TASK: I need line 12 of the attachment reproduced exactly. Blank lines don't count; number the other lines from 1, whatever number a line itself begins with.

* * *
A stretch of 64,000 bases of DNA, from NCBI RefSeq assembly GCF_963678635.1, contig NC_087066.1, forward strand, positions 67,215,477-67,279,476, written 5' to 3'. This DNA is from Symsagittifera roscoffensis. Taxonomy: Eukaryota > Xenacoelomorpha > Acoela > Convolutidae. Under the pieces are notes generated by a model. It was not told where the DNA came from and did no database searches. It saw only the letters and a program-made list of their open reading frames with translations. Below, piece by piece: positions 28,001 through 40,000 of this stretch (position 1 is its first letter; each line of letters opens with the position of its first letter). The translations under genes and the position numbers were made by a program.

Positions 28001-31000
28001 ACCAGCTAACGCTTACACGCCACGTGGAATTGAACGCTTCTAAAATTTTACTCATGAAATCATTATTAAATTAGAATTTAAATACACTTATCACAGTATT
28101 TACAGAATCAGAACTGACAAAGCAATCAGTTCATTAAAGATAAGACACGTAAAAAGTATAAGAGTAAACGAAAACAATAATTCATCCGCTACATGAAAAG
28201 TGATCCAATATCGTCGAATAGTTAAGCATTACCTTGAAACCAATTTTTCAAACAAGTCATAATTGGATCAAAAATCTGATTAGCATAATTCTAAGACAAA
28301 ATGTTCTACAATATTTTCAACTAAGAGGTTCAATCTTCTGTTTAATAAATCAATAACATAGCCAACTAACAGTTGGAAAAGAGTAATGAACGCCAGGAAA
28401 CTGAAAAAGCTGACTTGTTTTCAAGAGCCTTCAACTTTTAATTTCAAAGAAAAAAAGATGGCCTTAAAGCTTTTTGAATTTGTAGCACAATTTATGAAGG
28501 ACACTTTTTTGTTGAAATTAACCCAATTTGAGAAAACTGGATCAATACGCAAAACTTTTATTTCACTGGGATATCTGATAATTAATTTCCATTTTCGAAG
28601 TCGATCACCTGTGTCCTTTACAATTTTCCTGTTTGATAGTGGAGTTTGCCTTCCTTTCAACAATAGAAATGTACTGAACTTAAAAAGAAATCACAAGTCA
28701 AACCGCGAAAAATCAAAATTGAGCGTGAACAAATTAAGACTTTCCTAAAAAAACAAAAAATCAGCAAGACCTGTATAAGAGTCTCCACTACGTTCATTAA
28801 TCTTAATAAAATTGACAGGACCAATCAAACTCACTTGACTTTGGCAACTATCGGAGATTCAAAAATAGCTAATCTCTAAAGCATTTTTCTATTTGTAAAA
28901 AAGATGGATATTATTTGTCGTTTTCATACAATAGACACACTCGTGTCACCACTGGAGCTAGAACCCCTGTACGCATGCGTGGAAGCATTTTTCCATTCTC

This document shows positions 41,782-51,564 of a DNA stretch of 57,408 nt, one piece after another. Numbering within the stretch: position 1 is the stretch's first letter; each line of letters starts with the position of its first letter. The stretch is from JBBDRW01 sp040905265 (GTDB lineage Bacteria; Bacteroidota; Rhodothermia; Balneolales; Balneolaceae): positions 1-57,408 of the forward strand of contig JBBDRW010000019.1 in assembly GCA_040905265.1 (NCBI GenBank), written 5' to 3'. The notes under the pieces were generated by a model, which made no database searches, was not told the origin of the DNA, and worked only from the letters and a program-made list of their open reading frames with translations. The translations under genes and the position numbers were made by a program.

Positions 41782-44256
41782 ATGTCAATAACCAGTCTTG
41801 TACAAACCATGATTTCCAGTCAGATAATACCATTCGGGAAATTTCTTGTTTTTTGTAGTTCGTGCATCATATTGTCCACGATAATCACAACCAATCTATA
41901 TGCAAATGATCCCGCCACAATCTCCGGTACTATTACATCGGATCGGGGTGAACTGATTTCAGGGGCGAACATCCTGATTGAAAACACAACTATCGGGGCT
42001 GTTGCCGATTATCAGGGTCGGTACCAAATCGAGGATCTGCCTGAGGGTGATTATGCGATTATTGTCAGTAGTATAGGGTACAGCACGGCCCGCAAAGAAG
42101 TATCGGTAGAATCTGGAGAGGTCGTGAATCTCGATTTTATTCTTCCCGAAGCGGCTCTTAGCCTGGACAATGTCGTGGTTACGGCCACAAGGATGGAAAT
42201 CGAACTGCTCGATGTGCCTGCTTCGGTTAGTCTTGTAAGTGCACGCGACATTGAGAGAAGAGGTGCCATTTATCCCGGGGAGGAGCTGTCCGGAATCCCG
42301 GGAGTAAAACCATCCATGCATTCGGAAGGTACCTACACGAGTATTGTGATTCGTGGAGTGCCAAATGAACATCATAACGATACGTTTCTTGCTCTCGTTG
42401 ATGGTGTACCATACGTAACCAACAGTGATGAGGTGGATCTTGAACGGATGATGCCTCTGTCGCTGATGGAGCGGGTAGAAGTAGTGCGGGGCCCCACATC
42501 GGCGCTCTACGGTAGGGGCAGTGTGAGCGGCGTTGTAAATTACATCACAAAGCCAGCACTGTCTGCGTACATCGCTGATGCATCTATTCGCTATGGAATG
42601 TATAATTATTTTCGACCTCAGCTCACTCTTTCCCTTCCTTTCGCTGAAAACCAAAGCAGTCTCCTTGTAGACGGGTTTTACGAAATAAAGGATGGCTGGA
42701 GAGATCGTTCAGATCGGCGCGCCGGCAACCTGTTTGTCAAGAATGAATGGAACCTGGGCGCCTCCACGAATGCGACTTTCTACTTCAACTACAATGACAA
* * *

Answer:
28901 AAGATGGATATTATTTGTCGTTTTCATACAATAGACACACTCGTGTCACCACTGGAGCTAGAACCCCTGTACGCATGCGTGGAAGCATTTTTCCATTCTC